The government’s hand in all this is necessary for the security measures to materialize. Furthermore, it needs to develop its own legal plan to protect information assets users in the country which has three main objectives. The first, Prepare and Prevent, is aimed at preventing attacks and threats to users of the internet and especially teenagers who use social networks. The second, Detect and Respond, blend in well with risk response where online bullying attacks should be detected and assessed quickly to enable containment and recovery of affected users. The final one, Build Strong Foundations, delves into the need to promote legal, human, and organizational resources that will facilitate the accomplishment of the other two objectives for the prosperity of the nation and security of citizens. There should also be stricter laws governing the use of the internet in schools. This should be looked into so that schools should be made aware of the dangers of allowing free access to internet for young people. There should be regulations by the government. The government should also have laws and regulations that should govern the control of service providers. They should have the service providers blocking some sites which are considered to be suspect. There are treaties that have been proposed that handles cyber crime. Regarding cyber bullying, never existed a legal framework governing cyber space in many countries, until recently when the “The Legal Framework of Cybercrime and Legal Enforcement” was proposed. This was to serve both as a guideline in dealing with cybercrime and as a means of sensitizing the government and the people in general to act rapidly towards cybercrime.
Disaster Recovery Planning is another part of response that online bullying victims cannot afford to ignore. As a defensive measure, it allows a victim to withstand or regain former posture from online bullying attacks and disasters. Social engineering gimmicks can cause an internet user to give up pertinent information unknowingly when a hacker uses the name of a well known person or organization to deceive him or her. The site managers should cooperate with service providers and other stakeholders to sensitize teenagers on the dangers of social engineering and phishing.
Internet service providers also have a role to play in the control of online bullying. Since most of the cyber bullying victims are young people, who are in school. This way, the internet service providers should block some sites like Facebook from being accessed in schools. This way, the perpetrators will not be in a position to get at young kids who are in school. The control of the sites which the kids should visit should be a mechanism that can be employed to be used in the control of this vice. It is important to understand the need to have these controls in place with the service providers.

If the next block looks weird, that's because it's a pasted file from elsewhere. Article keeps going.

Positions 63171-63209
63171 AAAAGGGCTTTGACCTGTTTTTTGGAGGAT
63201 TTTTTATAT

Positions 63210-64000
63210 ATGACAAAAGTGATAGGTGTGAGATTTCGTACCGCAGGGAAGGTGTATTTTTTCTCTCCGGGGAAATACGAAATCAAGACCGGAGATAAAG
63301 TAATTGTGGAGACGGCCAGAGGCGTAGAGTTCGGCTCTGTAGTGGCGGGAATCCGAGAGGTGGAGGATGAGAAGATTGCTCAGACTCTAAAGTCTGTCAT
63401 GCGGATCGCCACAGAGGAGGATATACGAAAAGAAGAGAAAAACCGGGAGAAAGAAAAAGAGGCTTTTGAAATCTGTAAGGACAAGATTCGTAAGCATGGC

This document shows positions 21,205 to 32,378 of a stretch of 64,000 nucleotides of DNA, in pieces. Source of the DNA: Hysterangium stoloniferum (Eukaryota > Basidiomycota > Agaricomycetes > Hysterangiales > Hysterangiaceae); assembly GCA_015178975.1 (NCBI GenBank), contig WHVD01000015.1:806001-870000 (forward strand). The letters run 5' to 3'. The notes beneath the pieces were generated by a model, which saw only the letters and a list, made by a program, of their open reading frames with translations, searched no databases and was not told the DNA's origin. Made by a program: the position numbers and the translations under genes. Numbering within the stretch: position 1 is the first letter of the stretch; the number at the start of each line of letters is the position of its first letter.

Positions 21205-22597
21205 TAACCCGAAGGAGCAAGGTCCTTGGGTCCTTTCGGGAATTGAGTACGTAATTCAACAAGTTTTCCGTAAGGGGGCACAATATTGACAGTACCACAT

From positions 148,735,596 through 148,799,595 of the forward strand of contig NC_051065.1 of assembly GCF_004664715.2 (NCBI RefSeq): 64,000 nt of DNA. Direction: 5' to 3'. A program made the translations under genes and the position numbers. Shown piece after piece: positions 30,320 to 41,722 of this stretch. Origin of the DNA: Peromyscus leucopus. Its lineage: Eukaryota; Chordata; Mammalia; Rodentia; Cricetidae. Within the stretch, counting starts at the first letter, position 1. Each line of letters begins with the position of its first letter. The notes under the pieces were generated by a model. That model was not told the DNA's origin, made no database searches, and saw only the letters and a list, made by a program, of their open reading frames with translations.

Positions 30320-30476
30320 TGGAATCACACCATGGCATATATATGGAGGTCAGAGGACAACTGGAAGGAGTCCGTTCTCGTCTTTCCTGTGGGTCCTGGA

Meeting the security challenge as concerns the use of social networks and cell phones in connection to cyber bullying cannot be done by parents alone; it requires a considerable level of cooperation between public and private stakeholders. In addition, the Internet has made the world a global village which means that cyber bullying cases are not limited to geographical locations, they can strike from anywhere in the world. Even more threatening is the speed at which they can bombard teenagers who subject themselves to the game without thinking. The social networks management needs to be able to implement a risk management plan quickly and work with international equivalents.
Carr, Ian. Computer crime. Farnham, England: Ashgate, 2009.
Kowalski, Robert, Sammy Limber and Peter Agatston. Cyber bullying: Bullying in the digital age. Malden, MA: Blackwell Publishers, 2008.
McQuade, Sammy, Peter Colt and Benard Meyer. Cyber bullying: Protecting kids and adults from online bullies. Westport, Conn.: Publishers, 2009.